There is so much to see at Alaïa that deciding what to look at first feels like a challenge. Ultimately, three ideas stuck after a showroom appointment with Caroline Fabre Bazin, Azzedine Alaïa’s longtime right arm and studio director.

The first was the floral theme that ran through the collection in various guises. An abstract flower print looked almost like marbling on a plunge-neck dress with a built-in bra that eagle-eyed fans will recognize as a model worn in gold by Madonna in the late Eighties. Lightweight wool muslin was adorned with broderie anglaise bouquets while flowers climbed all over the surface of a gray wool A-line coat.

Then there was the interplay of masculine and feminine that came across in more tailored looks such as a trompe-l’oeil jumpsuit and the heavy presence of trousers in the collection.

Other standouts included leathers taken from 1983 collections, jacquards that used a heat-reactive yarn that formed geometric tribal patterns once finished and a bustier — a shape once made for Naomi Campbell — that will be revisited more fully in the later fall line.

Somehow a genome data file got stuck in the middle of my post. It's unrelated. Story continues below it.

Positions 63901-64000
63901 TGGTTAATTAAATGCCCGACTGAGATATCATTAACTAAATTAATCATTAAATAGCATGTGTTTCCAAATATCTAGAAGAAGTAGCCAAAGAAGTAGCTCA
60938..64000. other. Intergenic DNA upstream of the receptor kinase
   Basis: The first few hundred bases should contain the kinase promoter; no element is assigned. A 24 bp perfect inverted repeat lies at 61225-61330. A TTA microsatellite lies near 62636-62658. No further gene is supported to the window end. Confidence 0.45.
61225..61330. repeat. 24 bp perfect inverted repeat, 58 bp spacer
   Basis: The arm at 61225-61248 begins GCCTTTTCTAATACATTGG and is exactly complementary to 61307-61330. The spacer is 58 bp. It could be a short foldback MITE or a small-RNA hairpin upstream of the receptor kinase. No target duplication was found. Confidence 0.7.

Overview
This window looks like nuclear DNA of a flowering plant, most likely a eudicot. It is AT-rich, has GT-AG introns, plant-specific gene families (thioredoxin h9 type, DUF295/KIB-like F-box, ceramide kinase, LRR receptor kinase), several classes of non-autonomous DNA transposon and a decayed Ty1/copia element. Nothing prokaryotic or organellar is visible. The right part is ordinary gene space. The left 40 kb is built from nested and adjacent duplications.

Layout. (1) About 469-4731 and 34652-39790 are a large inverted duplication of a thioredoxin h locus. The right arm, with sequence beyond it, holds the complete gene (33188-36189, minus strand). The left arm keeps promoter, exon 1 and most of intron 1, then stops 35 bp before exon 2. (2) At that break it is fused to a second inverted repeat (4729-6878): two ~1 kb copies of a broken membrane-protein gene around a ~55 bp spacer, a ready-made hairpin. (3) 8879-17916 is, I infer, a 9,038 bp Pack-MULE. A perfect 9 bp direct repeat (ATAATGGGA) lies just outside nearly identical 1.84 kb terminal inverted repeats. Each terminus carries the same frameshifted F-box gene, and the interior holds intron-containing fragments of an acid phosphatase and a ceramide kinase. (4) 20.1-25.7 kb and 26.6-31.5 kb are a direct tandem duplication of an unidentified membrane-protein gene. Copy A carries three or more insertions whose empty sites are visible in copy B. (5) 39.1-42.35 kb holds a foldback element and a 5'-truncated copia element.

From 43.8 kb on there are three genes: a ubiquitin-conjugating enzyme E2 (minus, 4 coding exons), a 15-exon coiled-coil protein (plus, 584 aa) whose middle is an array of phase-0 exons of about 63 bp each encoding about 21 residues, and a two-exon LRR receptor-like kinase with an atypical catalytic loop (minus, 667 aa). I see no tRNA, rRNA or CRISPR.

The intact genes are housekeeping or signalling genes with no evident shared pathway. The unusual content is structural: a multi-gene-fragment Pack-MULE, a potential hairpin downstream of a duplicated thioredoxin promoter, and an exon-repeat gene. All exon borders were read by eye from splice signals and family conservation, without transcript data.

And finally, the backs of the pre-fall’s outerwear held particular fascination. “He would always tell us, ‘The back is the last impression you leave, so it’s important to be beautiful from behind’,” said Fabre Bazin. In the sweep of a coat or the curve of a shoulder line, there were unmistakable nods to the work of Cristoóbal Balenciaga, whose work Alaïa admired, as evidenced in the archive he collected over the years and currently the subject of an exhibition at the Association Azzedine Alaïa.

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